Container Shrubs

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Emerald Arborvitae

Emerald Arborvitae

GC LogoNumerous gardening pundits advocate the ideal time for planting trees and shrubs is in the fall. New plantings, just like people, know that basking in summer’s scorching sun and overbearing temps promotes stress.

One of my favorite ways to admire shrubs is to plant them in urns. This is a traditional and elegant look. Small or miniature shrub varieties can be purchased reasonably and are easy to handle. Frequently, newly-bought shrubs are found to be root bound so it may be necessary to tease the roots apart when planting. When planted in containers, shrubs will usually become root bound the first year. As the roots develop it is necessary to water often, perhaps every other day unless it rains. My experience has been that contained evergreens generally last at least three to five years. Utilizing a large planter may afford room for including annuals encircling a small shrub in the spring and summer. During the winter months we move our shrub-filled urns nearer to the house which offers some protection.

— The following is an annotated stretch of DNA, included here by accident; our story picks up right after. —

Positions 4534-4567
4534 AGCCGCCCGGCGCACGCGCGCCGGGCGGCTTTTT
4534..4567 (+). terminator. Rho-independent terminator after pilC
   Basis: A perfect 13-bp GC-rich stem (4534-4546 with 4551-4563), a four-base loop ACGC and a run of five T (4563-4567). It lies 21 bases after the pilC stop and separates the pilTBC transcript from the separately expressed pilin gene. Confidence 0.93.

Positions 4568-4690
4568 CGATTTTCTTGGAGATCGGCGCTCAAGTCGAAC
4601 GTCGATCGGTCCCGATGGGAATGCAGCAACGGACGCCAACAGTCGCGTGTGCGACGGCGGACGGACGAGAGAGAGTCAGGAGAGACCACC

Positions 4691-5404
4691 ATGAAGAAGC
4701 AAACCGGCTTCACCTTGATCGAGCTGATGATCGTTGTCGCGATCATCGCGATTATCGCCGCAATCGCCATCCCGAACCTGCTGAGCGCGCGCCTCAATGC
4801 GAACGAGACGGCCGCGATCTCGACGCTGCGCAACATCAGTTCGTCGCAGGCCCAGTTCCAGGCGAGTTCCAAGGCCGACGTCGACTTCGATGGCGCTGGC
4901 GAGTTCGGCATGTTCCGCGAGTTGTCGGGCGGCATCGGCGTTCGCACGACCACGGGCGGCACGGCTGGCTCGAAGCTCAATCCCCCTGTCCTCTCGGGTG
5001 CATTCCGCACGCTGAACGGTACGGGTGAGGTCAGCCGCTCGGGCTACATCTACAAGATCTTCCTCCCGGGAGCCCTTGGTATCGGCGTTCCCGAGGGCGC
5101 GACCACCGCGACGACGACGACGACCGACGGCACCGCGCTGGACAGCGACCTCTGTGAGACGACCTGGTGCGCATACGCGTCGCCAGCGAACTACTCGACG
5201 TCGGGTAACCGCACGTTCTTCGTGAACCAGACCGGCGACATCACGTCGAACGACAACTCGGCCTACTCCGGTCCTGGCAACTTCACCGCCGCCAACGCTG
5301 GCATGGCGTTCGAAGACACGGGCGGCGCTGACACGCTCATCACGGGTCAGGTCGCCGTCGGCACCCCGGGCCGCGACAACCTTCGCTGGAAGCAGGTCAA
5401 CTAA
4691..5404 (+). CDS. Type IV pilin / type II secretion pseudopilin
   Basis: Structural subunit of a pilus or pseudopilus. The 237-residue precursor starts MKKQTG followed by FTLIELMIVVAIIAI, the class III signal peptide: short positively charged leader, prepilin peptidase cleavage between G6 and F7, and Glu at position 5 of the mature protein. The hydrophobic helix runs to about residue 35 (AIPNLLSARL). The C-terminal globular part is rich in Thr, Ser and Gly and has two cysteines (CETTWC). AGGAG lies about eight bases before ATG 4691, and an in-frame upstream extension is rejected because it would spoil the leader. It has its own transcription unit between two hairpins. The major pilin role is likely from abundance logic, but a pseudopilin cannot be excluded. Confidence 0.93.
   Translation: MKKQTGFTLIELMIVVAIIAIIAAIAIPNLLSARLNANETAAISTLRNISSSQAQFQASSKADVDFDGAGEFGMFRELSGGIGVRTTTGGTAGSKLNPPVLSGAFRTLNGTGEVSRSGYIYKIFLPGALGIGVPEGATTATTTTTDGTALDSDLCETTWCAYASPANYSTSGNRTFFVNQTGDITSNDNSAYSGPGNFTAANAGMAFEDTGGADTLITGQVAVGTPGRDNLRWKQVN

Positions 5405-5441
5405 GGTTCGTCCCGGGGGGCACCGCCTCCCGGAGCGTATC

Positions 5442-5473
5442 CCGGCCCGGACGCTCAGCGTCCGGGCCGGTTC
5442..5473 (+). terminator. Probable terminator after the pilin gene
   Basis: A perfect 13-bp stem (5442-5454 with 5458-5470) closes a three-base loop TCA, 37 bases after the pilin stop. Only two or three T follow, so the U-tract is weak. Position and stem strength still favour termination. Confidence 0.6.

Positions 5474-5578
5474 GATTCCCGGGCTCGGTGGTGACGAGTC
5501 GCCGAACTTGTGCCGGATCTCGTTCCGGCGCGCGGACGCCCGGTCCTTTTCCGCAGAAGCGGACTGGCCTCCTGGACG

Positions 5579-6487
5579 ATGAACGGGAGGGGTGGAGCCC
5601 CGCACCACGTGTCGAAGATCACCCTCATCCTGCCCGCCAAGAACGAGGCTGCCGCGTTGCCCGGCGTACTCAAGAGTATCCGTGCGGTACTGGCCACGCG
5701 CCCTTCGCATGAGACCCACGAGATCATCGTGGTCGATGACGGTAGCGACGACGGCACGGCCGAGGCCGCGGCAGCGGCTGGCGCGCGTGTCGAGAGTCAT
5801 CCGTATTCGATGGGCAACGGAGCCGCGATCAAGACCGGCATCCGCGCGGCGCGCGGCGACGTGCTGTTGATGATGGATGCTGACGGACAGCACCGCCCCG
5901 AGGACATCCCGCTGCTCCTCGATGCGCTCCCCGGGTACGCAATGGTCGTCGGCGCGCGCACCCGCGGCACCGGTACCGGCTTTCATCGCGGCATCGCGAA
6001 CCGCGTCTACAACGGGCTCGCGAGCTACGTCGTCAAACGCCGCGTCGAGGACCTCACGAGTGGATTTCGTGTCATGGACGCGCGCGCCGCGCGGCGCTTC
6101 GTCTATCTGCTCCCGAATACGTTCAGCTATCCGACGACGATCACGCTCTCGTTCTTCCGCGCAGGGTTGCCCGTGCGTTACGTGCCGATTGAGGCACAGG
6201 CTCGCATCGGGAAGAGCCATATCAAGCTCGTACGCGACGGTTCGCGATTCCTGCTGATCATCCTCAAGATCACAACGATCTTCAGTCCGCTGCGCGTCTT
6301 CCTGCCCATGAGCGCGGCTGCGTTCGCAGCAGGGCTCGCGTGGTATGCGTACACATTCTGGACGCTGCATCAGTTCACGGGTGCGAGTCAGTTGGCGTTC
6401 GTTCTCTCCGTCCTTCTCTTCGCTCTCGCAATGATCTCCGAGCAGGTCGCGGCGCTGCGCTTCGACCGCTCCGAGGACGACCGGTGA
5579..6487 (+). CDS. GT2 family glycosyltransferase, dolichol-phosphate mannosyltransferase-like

My photograph shows an upright, pyramidal Emerald Arborvitae (Latin name: Thuja occidentalis Smarage) which has been living in its urn for four years. This variety, planted in the ground, may grow 10-15 feet tall by three to four feet wide and makes a good privacy or wind screen. Emerald Arborvitae, a sun lover, ideal for rather narrow spaces, is a mighty evergreen that grows quickly.

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